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  5. Introduction to Azure Machine Learning Workbench

Overview

The course is part of this learning path

Introduction to Azure Machine Learning
course-steps 2 certification 1 lab-steps 1

Contents

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Introduction
2
Conclusion
8
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Overview
DifficultyIntermediate
Duration1h 7m
Students178

Description

Course Description

Azure Machine Learning Workbench is a front-end for a variety of tools and services, including the Azure Machine Learning Experimentation and Model Management services.

Workbench is a relatively open toolkit. First, you can use almost any Python-based machine learning framework, such as Tensorflow or scikit-learn. Second, you can train and deploy your models either on-premises or on Azure.

Workbench also includes a great data-preparation module. It has a drag-and-drop interface that makes it easy to use, but its features are surprisingly sophisticated.

In this course, you will learn how Workbench interacts with the Experimentation and Model Management services, and then you will follow hands-on examples of preparing data, training a model, and deploying a trained model as a predictive web service.

Learning Objectives

  • Prepare data for use by an Azure Machine Learning Workbench experiment.
  • Train a machine learning model using Azure Machine Learning Workbench.
  • Deploy a model trained in Azure Machine Learning Workbench to make predictions.

Intended Audience

  • Anyone interested in Azure’s machine learning services

Prerequisites

Resources

The github repository for this course can be found here.  

Transcript

Why did Microsoft develop Azure Machine Learning Workbench? After all, Azure Machine Learning Studio has been around for years and it’s very easy to use. In contrast, Workbench is not as easy to use and requires you to write code and use the command line. So what are the advantages of using Workbench? Well, in a word, it’s more open. ML Studio is great, but it’s a closed system. You have no control over what machine learning framework you can use, where your models get trained, or where they get deployed.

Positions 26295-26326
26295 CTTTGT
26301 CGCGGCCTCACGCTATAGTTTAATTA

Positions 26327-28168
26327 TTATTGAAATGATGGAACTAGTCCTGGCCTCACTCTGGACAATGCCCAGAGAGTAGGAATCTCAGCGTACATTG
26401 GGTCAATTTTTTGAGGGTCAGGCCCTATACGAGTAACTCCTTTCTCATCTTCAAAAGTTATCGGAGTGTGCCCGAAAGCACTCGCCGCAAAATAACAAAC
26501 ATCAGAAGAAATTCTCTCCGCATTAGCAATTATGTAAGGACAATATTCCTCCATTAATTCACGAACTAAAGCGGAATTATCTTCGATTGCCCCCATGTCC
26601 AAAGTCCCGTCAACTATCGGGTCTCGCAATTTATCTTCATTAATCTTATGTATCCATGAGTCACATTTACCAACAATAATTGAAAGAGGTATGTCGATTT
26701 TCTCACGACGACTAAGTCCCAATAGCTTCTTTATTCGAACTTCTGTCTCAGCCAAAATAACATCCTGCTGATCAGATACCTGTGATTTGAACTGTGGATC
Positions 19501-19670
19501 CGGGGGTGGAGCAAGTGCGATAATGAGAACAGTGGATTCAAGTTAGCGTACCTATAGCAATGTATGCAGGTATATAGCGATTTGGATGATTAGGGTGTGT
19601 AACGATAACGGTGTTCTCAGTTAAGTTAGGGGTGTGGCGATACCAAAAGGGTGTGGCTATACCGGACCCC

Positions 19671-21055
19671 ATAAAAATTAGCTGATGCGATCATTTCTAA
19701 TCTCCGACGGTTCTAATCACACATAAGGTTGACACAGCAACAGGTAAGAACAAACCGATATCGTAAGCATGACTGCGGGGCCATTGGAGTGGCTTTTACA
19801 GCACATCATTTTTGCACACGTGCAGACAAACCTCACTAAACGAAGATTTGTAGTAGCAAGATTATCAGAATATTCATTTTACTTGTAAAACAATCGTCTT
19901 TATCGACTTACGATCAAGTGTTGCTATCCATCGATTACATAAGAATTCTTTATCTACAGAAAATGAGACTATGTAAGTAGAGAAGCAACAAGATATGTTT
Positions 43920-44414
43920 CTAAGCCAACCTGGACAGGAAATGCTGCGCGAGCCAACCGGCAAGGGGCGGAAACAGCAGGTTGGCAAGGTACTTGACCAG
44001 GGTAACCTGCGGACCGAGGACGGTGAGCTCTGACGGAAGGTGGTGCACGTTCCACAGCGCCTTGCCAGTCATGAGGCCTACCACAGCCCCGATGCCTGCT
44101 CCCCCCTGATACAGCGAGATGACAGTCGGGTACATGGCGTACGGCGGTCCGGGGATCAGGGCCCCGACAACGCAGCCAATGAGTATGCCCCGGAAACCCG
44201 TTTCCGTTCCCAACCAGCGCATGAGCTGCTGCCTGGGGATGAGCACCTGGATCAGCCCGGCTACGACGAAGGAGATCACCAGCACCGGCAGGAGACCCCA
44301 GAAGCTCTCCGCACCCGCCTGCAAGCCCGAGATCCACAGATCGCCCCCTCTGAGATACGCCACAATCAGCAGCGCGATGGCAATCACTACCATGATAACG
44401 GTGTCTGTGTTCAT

Workbench is pretty much the opposite. It’s essentially a front-end for a variety of tools and services. You can use almost any Python-based machine learning framework, such as Tensorflow, Microsoft Cognitive Toolkit, or PyTorch. You can train your models on-premises or on Azure. Similarly, you can deploy a model locally, or on a Data Science Virtual Machine, or on an Azure Container cluster.

Workbench is integrated with two Azure Machine Learning services: the Experimentation service and the Model Management service. The Experimentation service includes a hosted git repository for your projects, which keeps track of your training runs. This makes it easy to go back and review the inputs, outputs, and metrics of your experiments, so you can understand how your changes have affected your results. The Experimentation service comes with a command-line interface, but ML Workbench provides a graphical front-end to it, to make it easier.

The Model Management service provides deployment, hosting, versioning, management, and monitoring for your trained models. At the moment, this isn’t fully integrated with Workbench, so you still have to use the command line quite a bit.

One of the best features of Workbench is its data preparation module. It provides a drag-and-drop interface for data wrangling. It’s quite sophisticated and easy to use, as you’ll see, because we’ll be spending a significant amount of time using it to prepare data in this course.

I should mention that all three of these products are still in beta at the moment, so some of the features may change rapidly.

That’s it for the overview, so if you’re ready, let’s move on to installing Workbench.

About the Author

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Guy launched his first training website in 1995 and he's been helping people learn IT technologies ever since. He has been a sysadmin, instructor, sales engineer, IT manager, and entrepreneur. In his most recent venture, he founded and led a cloud-based training infrastructure company that provided virtual labs for some of the largest software vendors in the world. Guy’s passion is making complex technology easy to understand. His activities outside of work have included riding an elephant and skydiving (although not at the same time).